On June 6, suspected Taliban gunmen laid siege to the residence of Haji Mohammad Mohaqiq, a prominent ethnic Hazara political leader and former mujahideen commander, in the provincial capital of Bamyan province. Mohaqiq serves as a Member of the Afghan Parliament and is the political leader of Hezb-e Wahdat (Islamic Unity Party). The brazen attack against one of the most prominent officials in Bamyan is symptomatic of a beleaguered police force and an overall security failure stemming from the rise of insurgent sanctuaries in nearby Parwan and Baghlan provinces. Most noticeably, there is growing insecurity along two vital highways connecting Bamyan with Kabul.
Road insecurity severing the Bamyan-Kabul corridor
The most unstable areas of Bamyan include its northern and eastern districts of Shibar and Do Abe. There are two main roadways linking Bamyan with Kabul: the Ghandak highway, which cuts through Shibar district (the Shibar Pass) and into the Ghorband Valley of neighboring Parwan province; and the southern route, which crosses the Hajigak Pass into Wardak province — itself a hotbed of militant activity.
Although New Zealand lost a soldier and suffered three casualties in an IED attack in the area in August 2010, trouble emanating from Do Abe and the corridor between Bamyan and Parwan became more evident in June 2011, when the popular Bamyan Provincial Council Chairman, Jawad Zahak, was kidnapped and beheaded by Taliban militants manning a checkpoint in the Ghorband area of Parwan province. The Ghorband Valley, which stretches through four of Parwan’s 10 districts, is mostly under Taliban control, according to a recent report in the Global Post.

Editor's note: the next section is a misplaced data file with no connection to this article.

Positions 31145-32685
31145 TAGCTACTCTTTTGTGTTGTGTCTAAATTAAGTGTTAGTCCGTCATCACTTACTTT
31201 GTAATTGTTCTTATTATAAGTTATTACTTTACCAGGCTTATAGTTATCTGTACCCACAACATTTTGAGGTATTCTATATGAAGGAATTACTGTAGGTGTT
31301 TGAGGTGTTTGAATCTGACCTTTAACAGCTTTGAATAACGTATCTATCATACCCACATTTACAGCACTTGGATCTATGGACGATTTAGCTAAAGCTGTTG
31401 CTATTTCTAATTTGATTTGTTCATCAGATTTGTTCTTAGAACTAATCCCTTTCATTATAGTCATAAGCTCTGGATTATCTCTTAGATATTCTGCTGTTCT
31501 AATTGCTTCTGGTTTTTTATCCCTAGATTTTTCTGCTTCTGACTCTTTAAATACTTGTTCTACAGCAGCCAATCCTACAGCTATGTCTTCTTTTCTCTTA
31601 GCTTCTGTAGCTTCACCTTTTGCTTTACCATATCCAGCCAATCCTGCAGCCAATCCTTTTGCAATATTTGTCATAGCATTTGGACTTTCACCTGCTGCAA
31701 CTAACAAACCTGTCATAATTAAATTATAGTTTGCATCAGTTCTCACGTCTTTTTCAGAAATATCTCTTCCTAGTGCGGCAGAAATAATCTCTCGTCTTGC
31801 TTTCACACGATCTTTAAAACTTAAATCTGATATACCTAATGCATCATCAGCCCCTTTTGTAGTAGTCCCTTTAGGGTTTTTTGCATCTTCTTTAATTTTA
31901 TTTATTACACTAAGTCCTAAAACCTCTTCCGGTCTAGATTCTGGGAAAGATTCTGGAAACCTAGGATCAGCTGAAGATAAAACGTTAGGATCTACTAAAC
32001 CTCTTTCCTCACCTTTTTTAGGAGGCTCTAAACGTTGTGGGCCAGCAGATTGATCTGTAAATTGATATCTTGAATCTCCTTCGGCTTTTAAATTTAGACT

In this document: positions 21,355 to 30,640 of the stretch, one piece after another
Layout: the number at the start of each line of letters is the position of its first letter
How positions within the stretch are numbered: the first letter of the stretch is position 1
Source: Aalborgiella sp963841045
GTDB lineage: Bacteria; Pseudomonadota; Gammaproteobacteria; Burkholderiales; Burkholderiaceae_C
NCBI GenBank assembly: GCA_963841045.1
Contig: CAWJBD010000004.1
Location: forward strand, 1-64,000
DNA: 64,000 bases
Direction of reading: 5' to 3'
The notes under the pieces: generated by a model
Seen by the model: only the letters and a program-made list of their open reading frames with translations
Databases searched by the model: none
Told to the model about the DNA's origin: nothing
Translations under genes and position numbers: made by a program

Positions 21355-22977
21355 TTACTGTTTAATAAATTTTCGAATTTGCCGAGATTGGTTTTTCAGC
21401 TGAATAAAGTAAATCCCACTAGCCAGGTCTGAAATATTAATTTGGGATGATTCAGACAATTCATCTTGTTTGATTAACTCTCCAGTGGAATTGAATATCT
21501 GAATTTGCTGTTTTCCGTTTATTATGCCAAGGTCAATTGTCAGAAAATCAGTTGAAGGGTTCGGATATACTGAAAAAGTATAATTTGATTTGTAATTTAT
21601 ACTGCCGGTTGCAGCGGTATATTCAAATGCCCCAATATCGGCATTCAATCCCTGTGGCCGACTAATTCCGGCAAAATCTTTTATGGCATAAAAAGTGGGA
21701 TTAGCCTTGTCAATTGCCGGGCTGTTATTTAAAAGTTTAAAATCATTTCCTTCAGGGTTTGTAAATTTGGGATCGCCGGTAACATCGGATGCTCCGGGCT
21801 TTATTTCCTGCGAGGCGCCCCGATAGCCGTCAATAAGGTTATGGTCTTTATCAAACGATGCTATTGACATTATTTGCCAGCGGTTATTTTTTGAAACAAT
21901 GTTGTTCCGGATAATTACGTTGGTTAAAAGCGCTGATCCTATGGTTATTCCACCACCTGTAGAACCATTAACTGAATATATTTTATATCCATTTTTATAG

Between July and August of this year, 26 civilians from Bamyan were killed in Wardak province, six more were killed in the Ghorband valley of Parwan province, and six soldiers were killed on the Baghlan highway, according to a local resident who spoke with Pajhwok Afghan News. In mid-October, a convoy belonging to Afghan Second Vice-President Karim Khalili was ambushed by heavily armed insurgents in Parwan as it traveled to Bamyan; reports conflicted as to whether there were casualties among Khalili’s guards.
The increasing danger associated with traversing the once-dependable road system linking Bamyan with Kabul has prompted provincial officials to demand additional resources from the Karzai regime for safer modes of transportation.
“We have asked the central government to provide us with helicopters,” Ahmad Alia, a spokesman for the Bamyan police chief explained to the New York Times in late October. “Local government officials are not traveling by ground anymore, and they want to have helicopters so they can go to Kabul or other provinces.”
Hazarajat region increasingly vulnerable
The consolidation of New Zealand’s forces to the main NATO base in Bamyan, known as Kiwi Base, was timed to curtail having to maintain FOB Romero in hostile territory through the upcoming winter. Weather and climatic conditions in central Afghanistan typically present a greater threat to provincial security than do insurgents, as heavy snowfall makes roadways impassable, sometimes for several months. However, the withdrawal of NATO forces from Bamyan by April 2013 will leave an ill-equipped police force to fend off heavily armed insurgents from encroaching on Bamyan from the unstable and insurgent-dominated districts of neighboring Baghlan and Parwan provinces.
According to the Wall Street Journal, Kabul intends to provide Bamyan with a quick-reaction company before the spring, and expects to increase the size of the local police force later next year. But little else has been offered — no mentions of, or promises for, heavier firepower, armored vehicles, increased intelligence capabilities, or the commitment of aerial assets.
The vulnerable Hazarajat region — home to nearly 5 million people, most of whom belong to the ethnic Hazara minority — could once again become one of Afghanistan’s most ferociously contested pieces of territory following the NATO withdrawal in 2014.